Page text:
Even with Low Income, filing a Return Can Benefit You
Filing a tax return is beneficial even if you have minimal or no income for the year. By submitting your return, you gain access to valuable federal and provincial benefits. Additionally, depending on your earnings, you may not owe any taxes at all.
Why You Should File a Return:
- Access to Benefits: Filing a return ensures that you can take advantage of various benefits and credits offered by the government. These benefits can include the Canada Child Benefit (CCB), the Goods and Services Tax/Harmonized Sales Tax (GST/HST) credit, provincial tax credits, and more. Even if you have little income, you may still be eligible for these benefits, which can provide financial assistance for you and your family.
- Potential Tax Refunds: Filing a return allows you to claim any eligible tax refunds. Depending on your circumstances, you may be entitled to certain refundable tax credits, such as the Working Income Tax Benefit (WITB), the GST/HST credit, or the Climate Action Incentive. These credits can result in a refund, even if you didn’t earn enough income to owe taxes.
- Carryover of Unused Credits: Filing a return is important if you have unused tax credits that can be carried forward to future years. For instance, tuition and education credits, as well as certain investment losses, can be carried forward and utilized in the future when you may have more income.
- Establishing a Record: Regularly filing your tax returns helps establish a record with the Canada Revenue Agency (CRA). This can be beneficial in the future when applying for loans, mortgages, or government assistance programs that may require proof of income.
Remember, even if your income is low or non-existent, it’s still important to file your tax return. Doing so can provide you with access to valuable benefits, potential refunds, and the ability to carry forward unused credits.
Regardless of Your Income
- Basic Personal Amount: A Tax Credit for Every Canadian Every Canadian resident is eligible to claim the basic personal amount, a tax credit that reduces the amount of tax owed. Regardless of your income, as long as you earned less than $150,473, you can claim the maximum amount of $13,229. Reporting less than $13,229 means you won’t owe federal taxes. Additionally, each province or territory offers a corresponding provincial basic personal amount.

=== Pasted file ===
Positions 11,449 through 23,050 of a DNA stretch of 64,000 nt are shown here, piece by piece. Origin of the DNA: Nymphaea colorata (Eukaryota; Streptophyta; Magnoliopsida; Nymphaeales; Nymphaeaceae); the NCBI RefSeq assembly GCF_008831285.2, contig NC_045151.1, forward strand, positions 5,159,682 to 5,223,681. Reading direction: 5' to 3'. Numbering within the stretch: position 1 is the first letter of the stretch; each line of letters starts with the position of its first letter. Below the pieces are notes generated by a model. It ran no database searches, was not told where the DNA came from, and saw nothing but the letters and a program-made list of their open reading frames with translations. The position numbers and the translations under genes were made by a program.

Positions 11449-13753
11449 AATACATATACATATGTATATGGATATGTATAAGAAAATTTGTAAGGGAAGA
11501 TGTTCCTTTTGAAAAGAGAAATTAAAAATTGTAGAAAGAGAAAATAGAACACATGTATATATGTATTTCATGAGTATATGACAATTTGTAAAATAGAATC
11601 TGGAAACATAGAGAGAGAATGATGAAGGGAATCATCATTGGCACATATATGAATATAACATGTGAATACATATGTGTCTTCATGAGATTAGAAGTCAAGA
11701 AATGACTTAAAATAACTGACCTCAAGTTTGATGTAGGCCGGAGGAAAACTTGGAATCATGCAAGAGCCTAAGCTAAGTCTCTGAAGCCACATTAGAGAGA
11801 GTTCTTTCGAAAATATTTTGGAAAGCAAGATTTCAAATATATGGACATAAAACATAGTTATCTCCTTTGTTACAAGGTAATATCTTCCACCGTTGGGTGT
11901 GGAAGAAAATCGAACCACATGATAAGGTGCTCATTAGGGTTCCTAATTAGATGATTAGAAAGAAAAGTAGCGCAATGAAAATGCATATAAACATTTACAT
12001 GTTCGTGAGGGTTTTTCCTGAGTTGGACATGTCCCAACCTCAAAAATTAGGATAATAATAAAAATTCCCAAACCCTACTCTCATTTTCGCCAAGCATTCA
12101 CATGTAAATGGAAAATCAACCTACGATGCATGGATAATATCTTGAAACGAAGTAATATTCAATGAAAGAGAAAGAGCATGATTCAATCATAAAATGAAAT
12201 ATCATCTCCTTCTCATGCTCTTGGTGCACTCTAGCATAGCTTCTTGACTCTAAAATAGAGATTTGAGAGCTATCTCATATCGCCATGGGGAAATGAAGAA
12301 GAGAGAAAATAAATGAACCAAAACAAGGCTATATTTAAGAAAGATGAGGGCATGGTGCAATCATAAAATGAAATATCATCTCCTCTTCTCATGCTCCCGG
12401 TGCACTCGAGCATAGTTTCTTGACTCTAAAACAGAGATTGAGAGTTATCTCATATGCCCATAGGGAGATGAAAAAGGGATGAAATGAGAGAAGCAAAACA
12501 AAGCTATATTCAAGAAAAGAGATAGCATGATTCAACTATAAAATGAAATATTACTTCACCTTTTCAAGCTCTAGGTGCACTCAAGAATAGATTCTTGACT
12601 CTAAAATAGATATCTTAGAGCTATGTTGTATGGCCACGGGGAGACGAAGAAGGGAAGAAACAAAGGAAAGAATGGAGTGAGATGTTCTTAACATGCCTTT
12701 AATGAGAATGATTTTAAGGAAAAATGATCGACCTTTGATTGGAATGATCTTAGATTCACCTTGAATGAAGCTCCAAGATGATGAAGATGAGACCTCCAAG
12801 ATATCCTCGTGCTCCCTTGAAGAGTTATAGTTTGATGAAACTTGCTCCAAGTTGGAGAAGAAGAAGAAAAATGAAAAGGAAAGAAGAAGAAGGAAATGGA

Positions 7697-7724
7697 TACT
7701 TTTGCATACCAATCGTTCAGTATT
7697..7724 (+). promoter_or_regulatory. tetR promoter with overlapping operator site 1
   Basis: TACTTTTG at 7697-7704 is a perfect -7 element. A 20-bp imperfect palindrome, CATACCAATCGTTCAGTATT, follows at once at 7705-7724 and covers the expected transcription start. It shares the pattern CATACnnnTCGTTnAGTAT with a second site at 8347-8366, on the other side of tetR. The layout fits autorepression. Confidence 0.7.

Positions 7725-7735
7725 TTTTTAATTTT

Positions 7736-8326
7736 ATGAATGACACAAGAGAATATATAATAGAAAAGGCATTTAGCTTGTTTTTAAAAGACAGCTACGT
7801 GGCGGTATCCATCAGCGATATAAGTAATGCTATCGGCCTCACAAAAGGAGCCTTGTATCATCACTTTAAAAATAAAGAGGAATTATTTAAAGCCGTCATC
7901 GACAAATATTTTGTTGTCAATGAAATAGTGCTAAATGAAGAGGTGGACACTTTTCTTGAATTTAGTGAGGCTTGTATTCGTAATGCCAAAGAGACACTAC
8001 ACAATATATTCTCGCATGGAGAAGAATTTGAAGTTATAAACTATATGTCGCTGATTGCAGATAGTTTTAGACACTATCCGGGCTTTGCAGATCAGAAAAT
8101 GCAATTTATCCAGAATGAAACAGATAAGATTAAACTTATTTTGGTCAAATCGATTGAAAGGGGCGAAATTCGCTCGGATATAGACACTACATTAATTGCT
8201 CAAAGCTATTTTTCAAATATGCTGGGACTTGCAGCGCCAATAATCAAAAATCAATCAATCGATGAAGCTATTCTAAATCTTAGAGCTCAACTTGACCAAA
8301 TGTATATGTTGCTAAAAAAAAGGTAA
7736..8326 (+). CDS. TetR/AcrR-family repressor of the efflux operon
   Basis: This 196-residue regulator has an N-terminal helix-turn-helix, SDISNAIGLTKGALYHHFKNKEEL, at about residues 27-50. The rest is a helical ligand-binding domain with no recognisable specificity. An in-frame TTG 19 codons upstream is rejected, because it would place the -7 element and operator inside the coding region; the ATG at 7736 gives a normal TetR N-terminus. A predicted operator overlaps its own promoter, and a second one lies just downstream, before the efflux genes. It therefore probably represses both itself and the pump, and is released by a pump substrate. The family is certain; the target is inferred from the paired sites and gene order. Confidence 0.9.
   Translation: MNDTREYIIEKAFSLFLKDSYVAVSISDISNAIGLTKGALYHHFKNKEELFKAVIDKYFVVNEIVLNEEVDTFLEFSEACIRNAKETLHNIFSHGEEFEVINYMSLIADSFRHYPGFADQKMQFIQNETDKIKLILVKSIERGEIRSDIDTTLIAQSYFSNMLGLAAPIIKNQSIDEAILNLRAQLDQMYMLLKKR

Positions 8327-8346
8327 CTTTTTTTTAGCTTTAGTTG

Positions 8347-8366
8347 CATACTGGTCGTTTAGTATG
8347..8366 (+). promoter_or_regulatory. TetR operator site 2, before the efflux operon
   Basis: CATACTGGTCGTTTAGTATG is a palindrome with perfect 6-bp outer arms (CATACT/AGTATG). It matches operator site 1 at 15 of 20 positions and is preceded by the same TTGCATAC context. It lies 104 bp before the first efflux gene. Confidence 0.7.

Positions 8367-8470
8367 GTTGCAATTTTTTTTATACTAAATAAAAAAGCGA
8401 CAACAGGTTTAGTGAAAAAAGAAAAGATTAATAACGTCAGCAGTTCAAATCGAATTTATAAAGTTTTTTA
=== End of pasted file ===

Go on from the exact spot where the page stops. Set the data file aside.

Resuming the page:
- Canada Employment Amount: Another Valuable Tax Credit If you earned employment income, even a modest amount, you can claim the Canada employment amount. This credit helps cover work-related expenses like uniforms and home office supplies. In 2020, you can claim $1,245 or the total employment income reported (whichever is lower). Residents of Yukon eligible for the federal amount can claim an additional $1,245. Note that this credit is not applicable to self-employment income; it requires income reported on a T4 slip.
- Access to Provincial Tax Credits and Benefits Filing your return provides the necessary information to determine your eligibility for both federal and provincial benefits. These include the Canada Child Benefit (CCB), GST/HST Credit, BC Recovery Benefit, Ontario Trillium Benefit, and more. Failure to file a return means missing out on these valuable payments.
- Reduce Taxes Owed through Payroll Deductions Regular employment income is subject to deductions like Canada Pension Plan (CPP) or Québec Pension Plan (QPP) premiums and Employment Insurance (EI) premiums. However, you can claim non-refundable credits for these contributions, both federally and provincially, to lower your overall tax liability. Combining these deductions with the basic personal amount helps increase the income threshold before taxes are owed.
- Build Your RRSP Contribution Room for the Future Even if your employment income is modest, filing a tax return increases your future RRSP contribution room. Your RRSP contribution room grows by 18% of the earned income reported on your return. For instance, reporting $10,000 of employment income on your 2020 return means you can contribute an additional $1,800 to your RRSP the following year. This increased contribution room may prove valuable in the future, even if you choose not to contribute to your RRSP immediately.
Filing your tax return, regardless of income level, provides access to tax credits, benefits, and deductions that can positively impact your financial situation both now and in the future.